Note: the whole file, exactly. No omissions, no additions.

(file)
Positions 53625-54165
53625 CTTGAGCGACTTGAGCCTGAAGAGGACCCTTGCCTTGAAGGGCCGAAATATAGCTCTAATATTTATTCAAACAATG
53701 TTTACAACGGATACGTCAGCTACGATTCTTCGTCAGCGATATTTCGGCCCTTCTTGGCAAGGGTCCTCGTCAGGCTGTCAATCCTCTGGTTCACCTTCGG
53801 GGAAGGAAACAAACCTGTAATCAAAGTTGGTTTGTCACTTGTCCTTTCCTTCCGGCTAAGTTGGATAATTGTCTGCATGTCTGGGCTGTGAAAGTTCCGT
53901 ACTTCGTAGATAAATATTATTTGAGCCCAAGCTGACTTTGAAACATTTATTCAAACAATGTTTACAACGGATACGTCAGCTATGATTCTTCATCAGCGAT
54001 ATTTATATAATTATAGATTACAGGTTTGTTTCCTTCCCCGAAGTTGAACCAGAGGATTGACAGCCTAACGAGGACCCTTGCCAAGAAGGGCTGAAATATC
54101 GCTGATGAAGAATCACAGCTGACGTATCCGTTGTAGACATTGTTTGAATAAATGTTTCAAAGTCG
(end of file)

Positions 53625-54165
53625 CTTGAGCGACTTGAGCCTGAAGAGGACCCTTGCCTTGAAGGGCCGAAATATAGCTCTAATATTTATTCAAACAATG
53701 TTTACAACGGATACGTCAGCTACGATTCTTCGTCAGCGATATTTCGGCCCTTCTTGGCAAGGGTCCTCGTCAGGCTGTCAATCCTCTGGTTCACCTTCGG
53801 GGAAGGAAACAAACCTGTAATCAAAGTTGGTTTGTCACTTGTCCTTTCCTTCCGGCTAAGTTGGATAATTGTCTGCATGTCTGGGCTGTGAAAGTTCCGT
53901 ACTTCGTAGATAAATATTATTTGAGCCCAAGCTGACTTTGAAACATTTATTCAAACAATGTTTACAACGGATACGTCAGCTATGATTCTTCATCAGCGAT
54001 ATTTATATAATTATAGATTACAGGTTTGTTTCCTTCCCCGAAGTTGAACCAGAGGATTGACAGCCTAACGAGGACCCTTGCCAAGAAGGGCTGAAATATC
54101 GCTGATGAAGAATCACAGCTGACGTATCCGTTGTAGACATTGTTTGAATAAATGTTTCAAAGTCG